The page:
Cleante tried to find words to describe the taste. What could she compare
it to? There had been a suggestion of Terran lobster, of pomegranates, of
the wild figs she had stuffed herself with as a child. Each bite had
suggested something different, and something exclusively Vulcan and
eluding description. Yet how much of that savor was the result of the
clarity of the morning and the rigorous climb, of an unbroken fast and
undemanding companionship? As Cleante sought words to gratify Krn's
curiosity, T'Shael suddenly sprang up from her place on the floor.
"Get down!" she cried. "Under the bunks and cover your heads. Tremors."

The others did not understand her at first, did not know about or had
forgotten the Vulcan ability to sense earthquakes. The sudden heaving of
the floor beneath them was reminder enough. The captives scrambled for
cover.

The quake lasted only a few seconds, but it was damaging. One of the
heavy bunks toppled over directly where the captives had been sitting;
great chunks of hastily-cast thermoconcrete cracked loose from walls and
ceilings and slammed dustily to the floor. The very face of the barren
plain beyond was altered; great fissures gaped where the ground had been
unbroken moments before.

T'Shael found Resh huddled beside her under one of the bunks; the final
aftershock threw him against her and she was unable to shield in time
against his churning thought impulses. His immediate fears about the
quake and the safety of his cousins she could cope with, absorb them as
if they did not exist, for the Vulcan accepts the possibility of imminent
death and knows no fear. But even in terror Resh'da could not curb his
sexual impulses.

Filtered through his general desire to unite in sexual ecstasy with all
of the universe; T'Shael encountered in Resh's mind a distinct and
specific longing for her! In the split second before she could block
reception, she experienced the expected violent aversion coupled with a
rush of reciprocal desire!

What was happening to her? Stop! she commanded herself, withdrawing as
far into herself as she could and still remain conscious.

When the quake was over and Resh slid out from under the bunk with Deltan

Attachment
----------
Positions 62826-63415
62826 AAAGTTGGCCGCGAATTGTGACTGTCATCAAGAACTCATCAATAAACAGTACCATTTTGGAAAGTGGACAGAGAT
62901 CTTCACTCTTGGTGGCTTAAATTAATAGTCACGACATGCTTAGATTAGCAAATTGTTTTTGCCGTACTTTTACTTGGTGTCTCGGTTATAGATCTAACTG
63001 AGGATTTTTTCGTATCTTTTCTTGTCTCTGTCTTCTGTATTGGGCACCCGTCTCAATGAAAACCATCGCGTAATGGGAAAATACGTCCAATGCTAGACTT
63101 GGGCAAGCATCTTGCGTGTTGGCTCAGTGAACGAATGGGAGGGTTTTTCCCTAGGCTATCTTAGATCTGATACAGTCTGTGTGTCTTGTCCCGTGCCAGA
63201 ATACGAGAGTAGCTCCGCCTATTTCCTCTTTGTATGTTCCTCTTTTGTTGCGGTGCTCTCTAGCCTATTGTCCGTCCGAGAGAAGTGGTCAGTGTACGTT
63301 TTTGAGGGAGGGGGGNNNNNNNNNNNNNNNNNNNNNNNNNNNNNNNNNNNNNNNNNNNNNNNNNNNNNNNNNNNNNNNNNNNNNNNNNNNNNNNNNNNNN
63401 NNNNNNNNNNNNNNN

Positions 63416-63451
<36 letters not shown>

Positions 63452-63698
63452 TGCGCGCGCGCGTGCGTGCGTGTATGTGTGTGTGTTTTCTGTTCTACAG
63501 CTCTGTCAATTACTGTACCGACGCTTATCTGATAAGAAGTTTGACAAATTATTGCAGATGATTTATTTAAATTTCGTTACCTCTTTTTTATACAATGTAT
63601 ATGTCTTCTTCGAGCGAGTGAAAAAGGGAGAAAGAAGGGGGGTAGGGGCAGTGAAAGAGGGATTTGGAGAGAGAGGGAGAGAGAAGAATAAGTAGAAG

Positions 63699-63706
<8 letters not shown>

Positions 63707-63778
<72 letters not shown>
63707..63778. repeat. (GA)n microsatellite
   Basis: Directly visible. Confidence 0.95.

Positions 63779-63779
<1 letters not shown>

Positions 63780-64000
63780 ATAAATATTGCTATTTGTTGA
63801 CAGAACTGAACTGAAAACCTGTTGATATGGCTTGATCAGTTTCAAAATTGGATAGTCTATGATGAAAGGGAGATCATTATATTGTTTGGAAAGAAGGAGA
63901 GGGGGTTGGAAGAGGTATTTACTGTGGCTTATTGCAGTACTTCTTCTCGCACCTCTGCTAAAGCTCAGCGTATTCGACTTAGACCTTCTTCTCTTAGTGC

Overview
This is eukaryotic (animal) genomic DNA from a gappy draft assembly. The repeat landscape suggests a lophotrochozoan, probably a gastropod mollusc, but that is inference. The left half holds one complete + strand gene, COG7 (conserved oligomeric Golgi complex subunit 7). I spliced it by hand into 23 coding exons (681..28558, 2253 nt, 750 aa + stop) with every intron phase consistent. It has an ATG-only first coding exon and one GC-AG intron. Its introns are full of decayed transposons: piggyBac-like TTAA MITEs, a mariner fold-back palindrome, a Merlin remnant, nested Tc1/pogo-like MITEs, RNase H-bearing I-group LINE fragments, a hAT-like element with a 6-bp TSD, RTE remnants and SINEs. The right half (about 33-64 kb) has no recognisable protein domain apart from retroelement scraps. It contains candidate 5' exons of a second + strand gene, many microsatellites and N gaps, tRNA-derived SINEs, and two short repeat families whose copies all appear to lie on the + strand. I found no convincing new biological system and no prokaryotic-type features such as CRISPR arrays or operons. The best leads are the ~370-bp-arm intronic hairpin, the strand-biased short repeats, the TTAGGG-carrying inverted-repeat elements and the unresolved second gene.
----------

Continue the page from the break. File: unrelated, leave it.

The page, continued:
grace, he encountered the briefest glimmer of pure horror in the Vulcan's
eyes. It was horror at herself and not at him. Then she locked her mask
into place. Gentle Resh began to hold out his hand to her, to help her
up, to attempt to ease her distress. He would never understand this race,
never! T'Shael withdrew further. Resh's cousins' scrambling from their
hiding places to cling to him made it unnecessary to explain his overtly
aroused state.

"T'Shael? Are you all right?"

It was Cleante, covered with plaster dust as they all were, concern in
her voice. The Vulcan's demeanor puzzled her.

"Undamaged," T'Shael replied, hugging herself as if experiencing a sudden
chill. "And you?"

"I'm fine," the human said. She touched the Vulcan's arm and was
astonished at how violently she flinched. "T'Shael, are you sure?"
The human's voice drew her away from the encounter with Resh. Further,
Jali was watching, surmising with a fluttering of eyelashes more than
T'Shael thought she needed to know.

"Indeed," the Vulcan said with what she hoped was conviction. She locked
her gaze with Jali's until she had succeeded in staring the Deltan down.

For the first time since their capture, T'Shael knew the desperation the
others had felt all along. They had been held in this place for seventy-
three of its days. Before an equal number had passed, perhaps sooner, she
must return to Vulcan. She must!

In the Klingon quarters, where they had had no Vulcan to warn them,
damage was more severe. One guard had broken an arm; Kalor had gashed his
head on the scanner console. Furniture had toppled and crockery smashed;